Why visit Baltics?
[ Watch the presentation]
New and undiscovered destination,
original and fancy place to go. If you can't find other reasons, go just to
satisfy your curiosity!
Friendly and charming people, speaking many foreign
languages. For the first moment the Baltic people may seem reserved and formal,
but soon you will find them to be very warm and hospitable!
Traditions still alive!
Come to the Baltics during the
Great Midsummer Eve celebration and you will see how the Baltic people
celebrate! Each year the night of June 23 is very special in Baltics, because
the cities empty out, most everyone decorates their cars, bicycles, horses etc.
(even the yellow public busses are decorated) with leaves and flowers and goes
out into the countryside to drink locally brewed beer, eat special Midsummer's
cheese, build campfires, wave wreath of oak leaves and flowers, and sing and
dance until the morning light!
Singing nations! If there are at least 2 of Baltic people
coming together in one place, then it is almost for sure that sooner or later
they will start to sing. The Baltic people have the amazing ability to keep in
memory a huge amount of song texts and almost every second one is singing in a
quire. Talking about quires, have you ever witnessed an entire nation celebrate?
It happens in each of the Baltic countries once every four years, when the great
Song and dance festivals take place. The next festival coming in this year 2003
in Riga, Latvia.
Paradise for nature lovers! Approximately 50% of the
territory of the Baltic States is covered with forests, the population density
is one of the lowest in the world. The Baltic countries are small, but they have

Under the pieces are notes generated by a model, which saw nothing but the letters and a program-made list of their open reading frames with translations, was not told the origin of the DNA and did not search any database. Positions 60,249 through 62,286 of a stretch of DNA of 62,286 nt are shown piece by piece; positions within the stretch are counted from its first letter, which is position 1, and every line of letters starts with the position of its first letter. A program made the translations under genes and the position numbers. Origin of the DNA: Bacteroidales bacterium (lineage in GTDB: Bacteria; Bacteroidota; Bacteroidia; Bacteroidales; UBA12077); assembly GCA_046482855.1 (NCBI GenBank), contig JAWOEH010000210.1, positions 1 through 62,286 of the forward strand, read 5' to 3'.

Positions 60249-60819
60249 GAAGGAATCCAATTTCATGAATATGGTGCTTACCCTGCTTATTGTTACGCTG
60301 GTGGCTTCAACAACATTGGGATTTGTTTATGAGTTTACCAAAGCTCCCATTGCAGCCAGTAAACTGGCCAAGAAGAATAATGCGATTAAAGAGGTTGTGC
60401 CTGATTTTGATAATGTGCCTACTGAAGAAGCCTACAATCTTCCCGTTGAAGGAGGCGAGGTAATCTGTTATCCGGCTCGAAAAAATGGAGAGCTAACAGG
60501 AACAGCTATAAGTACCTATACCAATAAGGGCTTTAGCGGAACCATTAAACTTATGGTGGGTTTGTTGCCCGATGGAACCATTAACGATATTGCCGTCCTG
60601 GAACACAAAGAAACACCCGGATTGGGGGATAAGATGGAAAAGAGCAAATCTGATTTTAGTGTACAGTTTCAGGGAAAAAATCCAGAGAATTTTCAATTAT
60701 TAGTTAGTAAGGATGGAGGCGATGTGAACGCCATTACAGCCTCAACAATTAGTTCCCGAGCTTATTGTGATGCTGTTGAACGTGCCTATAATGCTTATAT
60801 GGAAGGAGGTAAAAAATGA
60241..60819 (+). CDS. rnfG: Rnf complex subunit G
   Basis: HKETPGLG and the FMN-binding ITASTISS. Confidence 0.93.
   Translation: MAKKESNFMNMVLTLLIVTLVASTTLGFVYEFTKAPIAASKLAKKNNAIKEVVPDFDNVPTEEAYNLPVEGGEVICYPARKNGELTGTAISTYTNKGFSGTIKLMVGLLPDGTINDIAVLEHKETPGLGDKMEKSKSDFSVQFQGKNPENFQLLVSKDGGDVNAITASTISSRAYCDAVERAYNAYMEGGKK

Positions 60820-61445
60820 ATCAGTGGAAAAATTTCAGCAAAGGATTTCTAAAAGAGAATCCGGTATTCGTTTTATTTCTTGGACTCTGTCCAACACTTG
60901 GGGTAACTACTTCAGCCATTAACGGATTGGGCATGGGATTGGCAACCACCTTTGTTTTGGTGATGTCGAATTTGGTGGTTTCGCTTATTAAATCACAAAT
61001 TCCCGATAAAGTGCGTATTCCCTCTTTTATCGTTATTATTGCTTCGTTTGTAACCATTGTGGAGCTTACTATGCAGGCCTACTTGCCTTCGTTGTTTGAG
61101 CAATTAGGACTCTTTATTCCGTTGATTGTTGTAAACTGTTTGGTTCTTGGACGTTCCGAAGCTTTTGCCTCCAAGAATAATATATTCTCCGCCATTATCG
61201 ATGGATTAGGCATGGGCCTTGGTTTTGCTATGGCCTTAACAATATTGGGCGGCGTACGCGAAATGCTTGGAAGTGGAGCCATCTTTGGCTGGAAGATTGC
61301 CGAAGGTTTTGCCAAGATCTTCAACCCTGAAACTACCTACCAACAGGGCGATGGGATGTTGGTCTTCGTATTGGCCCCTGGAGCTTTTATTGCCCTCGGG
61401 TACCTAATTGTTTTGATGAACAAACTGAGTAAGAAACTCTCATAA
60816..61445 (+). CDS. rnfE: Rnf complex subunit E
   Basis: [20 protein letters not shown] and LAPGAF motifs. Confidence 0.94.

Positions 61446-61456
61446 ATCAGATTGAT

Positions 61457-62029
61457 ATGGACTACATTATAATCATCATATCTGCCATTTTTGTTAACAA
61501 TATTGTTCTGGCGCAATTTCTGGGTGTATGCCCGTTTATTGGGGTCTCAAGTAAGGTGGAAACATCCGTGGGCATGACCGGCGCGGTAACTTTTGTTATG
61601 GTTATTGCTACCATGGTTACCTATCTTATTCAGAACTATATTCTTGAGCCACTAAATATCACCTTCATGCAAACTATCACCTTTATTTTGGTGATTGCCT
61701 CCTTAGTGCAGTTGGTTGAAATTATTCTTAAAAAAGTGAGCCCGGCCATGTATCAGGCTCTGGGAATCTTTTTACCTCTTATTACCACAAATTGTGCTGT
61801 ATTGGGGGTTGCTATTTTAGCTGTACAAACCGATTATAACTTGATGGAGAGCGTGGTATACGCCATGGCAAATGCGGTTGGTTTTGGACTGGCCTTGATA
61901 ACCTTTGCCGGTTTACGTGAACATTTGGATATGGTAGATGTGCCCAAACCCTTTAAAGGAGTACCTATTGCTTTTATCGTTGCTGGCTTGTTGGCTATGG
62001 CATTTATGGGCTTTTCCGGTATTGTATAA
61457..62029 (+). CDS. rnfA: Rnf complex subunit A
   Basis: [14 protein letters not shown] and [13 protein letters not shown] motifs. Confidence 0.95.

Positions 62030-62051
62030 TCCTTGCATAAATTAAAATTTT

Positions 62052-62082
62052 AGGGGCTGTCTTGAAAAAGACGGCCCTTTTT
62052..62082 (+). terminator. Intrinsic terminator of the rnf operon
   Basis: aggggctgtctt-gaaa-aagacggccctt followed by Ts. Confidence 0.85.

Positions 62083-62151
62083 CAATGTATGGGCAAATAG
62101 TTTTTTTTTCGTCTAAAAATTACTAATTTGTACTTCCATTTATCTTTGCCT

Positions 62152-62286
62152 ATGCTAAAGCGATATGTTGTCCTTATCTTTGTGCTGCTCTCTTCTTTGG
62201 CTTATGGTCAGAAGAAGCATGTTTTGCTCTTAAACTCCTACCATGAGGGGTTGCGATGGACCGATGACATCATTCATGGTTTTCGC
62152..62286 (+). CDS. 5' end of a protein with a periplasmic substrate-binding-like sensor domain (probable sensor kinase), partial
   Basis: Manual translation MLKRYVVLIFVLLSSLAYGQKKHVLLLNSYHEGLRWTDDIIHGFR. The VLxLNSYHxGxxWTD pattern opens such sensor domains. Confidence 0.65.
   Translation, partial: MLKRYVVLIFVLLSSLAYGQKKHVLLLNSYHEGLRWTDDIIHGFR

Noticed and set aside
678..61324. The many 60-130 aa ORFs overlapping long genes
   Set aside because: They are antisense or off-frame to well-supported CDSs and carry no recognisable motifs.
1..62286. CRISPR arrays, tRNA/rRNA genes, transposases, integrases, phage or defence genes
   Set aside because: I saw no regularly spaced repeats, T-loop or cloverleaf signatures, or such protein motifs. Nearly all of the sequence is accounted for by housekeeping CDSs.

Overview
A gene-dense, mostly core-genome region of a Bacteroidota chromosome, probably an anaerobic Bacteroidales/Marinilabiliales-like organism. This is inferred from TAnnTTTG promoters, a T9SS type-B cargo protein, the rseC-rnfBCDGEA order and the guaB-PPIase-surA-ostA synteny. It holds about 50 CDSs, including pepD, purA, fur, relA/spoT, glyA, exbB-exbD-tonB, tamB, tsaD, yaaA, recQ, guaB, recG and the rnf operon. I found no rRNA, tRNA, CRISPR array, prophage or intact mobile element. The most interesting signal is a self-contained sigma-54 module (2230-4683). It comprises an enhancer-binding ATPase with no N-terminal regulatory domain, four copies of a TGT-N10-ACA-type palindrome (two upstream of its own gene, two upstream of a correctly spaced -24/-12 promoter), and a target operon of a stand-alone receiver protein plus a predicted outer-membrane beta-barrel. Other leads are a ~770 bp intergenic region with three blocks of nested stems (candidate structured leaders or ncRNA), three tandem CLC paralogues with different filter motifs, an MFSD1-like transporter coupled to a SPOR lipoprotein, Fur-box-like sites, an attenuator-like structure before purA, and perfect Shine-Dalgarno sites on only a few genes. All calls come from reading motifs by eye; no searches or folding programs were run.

en enormous number of clean and unpolluted lakes and the 1360 km long Baltic Sea
shoreline of white sand is sparsely populated. Many plant and animal species,
such as wolfs, foxes, elks, bears, wild boar and storks which are rare or no
longer found elsewhere in Europe call the Baltics their home. White stork
feeding on live frogs is a rather typical site in rural Baltics, in fact, the
possibility to meet a stork while traveling outside the cities, is coming near
Delicious and healthy food! As all three countries are
situated on the shores of the Baltic see and the territories are reach with
sweet waters, fish is not rare in the menu of Baltic people. What could be
better than fresh smoked fish, bought right from the old fishermans hands in the
small fisherman villages, spreading along the Baltic Sea coast? But do not
worry, there are also other meals served in the Baltics! Almost every one, even
those from the big cities, have their own gardens, where there are vegetables,
fruit and berries grown. The Baltic people have the tradition to make jam, sour
marinated cucumbers and other tasty things for the long winter season by
theirselves. Anyway, the Baltic people love to eat much, but you won't see fat
people in the streets. What's the secret of their diet?
Beer brewed using natural ingredients
and available at a
low price is, perhaps, the secret of the Baltic diet! It is sometimes said that
beer is the way to any of Latvians, Lithuanians or Estonians heart. Come and
find out whether it's true or not. The most popular beer brands: in Estonia -
Saku, in Latvia - Aldaris, Cēsu and Piebalgas, in Lithuania - Kalnapilis, Utenos
Trees, trees, trees everywhere you look! Wood has been
the traditional building material for hundreds of years. Also nowadays you can
see lot of traditional wooden houses wit red roofs, some of them are standing
there more than 100 years, others have been newly built in a traditional way.
Approximately 50% of the territory of the Baltic States is covered by forests.
The biologists say that forest is a normal stadium of the Baltic climatic zone.
If the people would stop cutting up trees soon the territory would be a deep
forest. No need to ask which commodity ranks first in exports...
Real snowy Christmas! Winters in the Baltics are
relatively cold. White snow is guaranteed during December, January and February.
Although there are no large mountains in the Baltics, its inhabitants are real
downhill skiing freaks - strange but true!